A continuation of our series Closers and their Handcuffs with the NL East Closers…
- Closer: Craig Kimbrel
- Risk: Low
- Next in Line: Jordan Walden
Craig Kimbrel is the top closer in the game and should be treated as such in fantasy. His 13.16 K/9 and K% of 38 were both down from his numbers in 2012. However, his velocity held steady as he averaged 96.9 MPH on his heater in 2013.
My only concern about Kimbrel is if bad things truly do happen in threes, then you have Kris Medlen, Brandon Beachy,…??? I’m confident in proclaiming Kimbrel will only lose his job because of an injury, not performance. If an injury happens, Jordan Walden might be the guy you want to run to your computer and claim.
- Closer: Steve Cishek
- Risk: Low
- Next in Line: Carter Capps and the ever entertaining Carlos Marmol
Steve Cishek is my kind of fantasy reliever. I neither spend a lot of money on them nor jump on them early in a regular draft. Cishek is someone you can wait on because he is not as flashy and he plays on the Marlins.
If you look at his stats though, there are many reasons to like Cishek. His K/9 of 9.56, K% of 26.3, 2.33 ERA, 1.08 WHIP and his 34 saves in 36 opportunities all point to good value. I think Cishek is pretty safe in this role with the results he put up last season.
The Marlins do have Carter Capps and Carlos Marmol as potential replacements if Cishek were to falter or get hurt. I am not sure Capps is ready for that role yet. As far as Marmol is concerned, well for my money, I’m not sure there is a more entertaining spectacle in all of baseball that I would rather pay for than watching a Marmol Meltdown.
One final thought, there is always the possibility Cishek gets dealt, because that is how Jeffrey Loria rolls. If Cishek does get dealt, I think there is a possibility it could be to assume a setup role with a contender, but I think he would likely be dealt to a team seeking that closer for the stretch run. A move like that could increase his value.
New York Mets
- Closer: Bobby Parnell
- Risk: High
- Next in line: Jose Valverde
Bobby Parnell is another guy I would have been targeting this year in drafts. Decent stats including a K/9 of 7.92, a 2.16 ERA, and saved 22 out of 26 opportunities. Those are numbers I like, but I do not love.
What I do love is Parnell is the type of guy you can wait on in a standard draft or in an auction, and not feel to disappointed with if he flames out. Parnell actually had to get shut down at the end of July last year to have surgery on his neck. So far this spring there have been concerns about his velocity falling well below his 95 MPH average in 2013, but recent reports do have that speed coming up a bit.
If Parnell is unable to maintain his velocity, I think there would be cause for concern. I’m not a neck surgeon, but I am guessing there could be some potential setbacks beyond lack of velocity. Think Peyton Manning and his multiple neck surgeries. If Parnell cannot find his way back, back in the New York Groove, then Jose Valverde might be the guy you target as the handcuff. Yeah, I just threw up in my mouth writing that, but Valverde has received some praise this spring.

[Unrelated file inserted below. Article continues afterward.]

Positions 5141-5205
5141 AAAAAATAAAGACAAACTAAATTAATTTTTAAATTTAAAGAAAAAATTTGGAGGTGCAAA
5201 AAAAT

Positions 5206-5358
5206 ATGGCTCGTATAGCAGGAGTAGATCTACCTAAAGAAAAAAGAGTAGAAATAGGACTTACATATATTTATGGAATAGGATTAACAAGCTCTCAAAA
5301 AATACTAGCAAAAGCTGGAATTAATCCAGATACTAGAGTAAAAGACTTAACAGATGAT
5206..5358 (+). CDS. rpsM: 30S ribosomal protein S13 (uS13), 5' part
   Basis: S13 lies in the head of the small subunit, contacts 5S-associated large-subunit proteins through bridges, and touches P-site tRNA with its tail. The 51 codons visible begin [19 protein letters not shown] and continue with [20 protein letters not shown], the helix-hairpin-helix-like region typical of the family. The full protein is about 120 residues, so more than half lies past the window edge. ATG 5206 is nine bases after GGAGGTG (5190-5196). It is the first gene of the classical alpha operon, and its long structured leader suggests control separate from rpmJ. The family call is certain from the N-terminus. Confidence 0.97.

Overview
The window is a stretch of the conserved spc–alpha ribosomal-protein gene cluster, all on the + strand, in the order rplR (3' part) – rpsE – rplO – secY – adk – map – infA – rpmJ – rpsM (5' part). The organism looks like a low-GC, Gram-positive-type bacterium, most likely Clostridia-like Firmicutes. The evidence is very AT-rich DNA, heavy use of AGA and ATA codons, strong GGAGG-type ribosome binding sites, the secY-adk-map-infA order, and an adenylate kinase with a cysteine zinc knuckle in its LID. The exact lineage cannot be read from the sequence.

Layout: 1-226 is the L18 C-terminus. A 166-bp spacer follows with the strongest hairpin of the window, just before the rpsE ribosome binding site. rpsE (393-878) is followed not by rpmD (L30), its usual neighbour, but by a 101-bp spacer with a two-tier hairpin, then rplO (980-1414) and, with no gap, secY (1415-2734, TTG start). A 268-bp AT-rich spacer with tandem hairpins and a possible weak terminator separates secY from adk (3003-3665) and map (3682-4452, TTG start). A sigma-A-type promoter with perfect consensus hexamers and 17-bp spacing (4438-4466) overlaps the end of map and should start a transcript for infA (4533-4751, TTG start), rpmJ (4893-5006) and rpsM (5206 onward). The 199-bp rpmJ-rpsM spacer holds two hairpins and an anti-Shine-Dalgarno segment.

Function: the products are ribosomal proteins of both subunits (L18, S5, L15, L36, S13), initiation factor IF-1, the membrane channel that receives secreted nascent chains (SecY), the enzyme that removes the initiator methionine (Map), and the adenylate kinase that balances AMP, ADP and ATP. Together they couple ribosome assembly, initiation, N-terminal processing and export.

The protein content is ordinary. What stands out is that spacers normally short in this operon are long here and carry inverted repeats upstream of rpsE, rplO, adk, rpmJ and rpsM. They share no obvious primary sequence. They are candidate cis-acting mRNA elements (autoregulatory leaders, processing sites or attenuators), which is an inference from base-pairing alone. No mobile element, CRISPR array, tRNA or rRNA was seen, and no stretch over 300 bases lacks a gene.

- Closer: Jonathan Papelbon
- Risk: High
- Next in line: Antonio Bastardo, Mike Adams
Papelbon did recently say he was dealing with a hip injury or at least using that as an excuse for his significant drop in velocity and his 7 blown saves. Time will tell if the hip injury was a legit reason why his performance was down or if it was just pride talking.
If Papelbon continues to struggle, the Phils may have to turn to lefty Antonio Bastardo, at least until Matt Adams can figure out his own velocity issues he is having this spring. Bastardo is coming off a suspension related to the Biogenesis scandal and Adams is coming off shoulder surgery in July and his worst season statistically since 2006. In other words, you may want to avoid Papelbon and his handcuffs entirely this season.
- Closer: Rafael Soriano
- Risk: High
- Next in line: Drew Storen, Tyler Clippard
Rafael Soriano has a similar situation as Papelbon. He is coming off a decent year where he saved 43 of 49 opportunities, but there was a lot more about his performance to be concerned about.
His K/9 dropped from 9.18 to 6.89. His xFIP was at 4.05 last season. Velocity dropped almost 1 MPH on his fastball from ’12 to ’13. Finally his SwStr% was at 9, the lowest since his rookie season. Ruh Roh.
To add to those concerns, Drew Storen and Tyler Clippard bested Soriano in K/9, xFIP, velocity, and SwStr%. Soriano does have experience on those younger two whipper snappers, so he has that going for him. As far as handcuffing goes, there could be a scenario where the 9th inning goes to a committee between Storen, Clippard, and Soraino.
If that scenario comes to fruition, well as Adam Rank would say, “That helps no one!” I’m avoiding Soriano and his besties this season.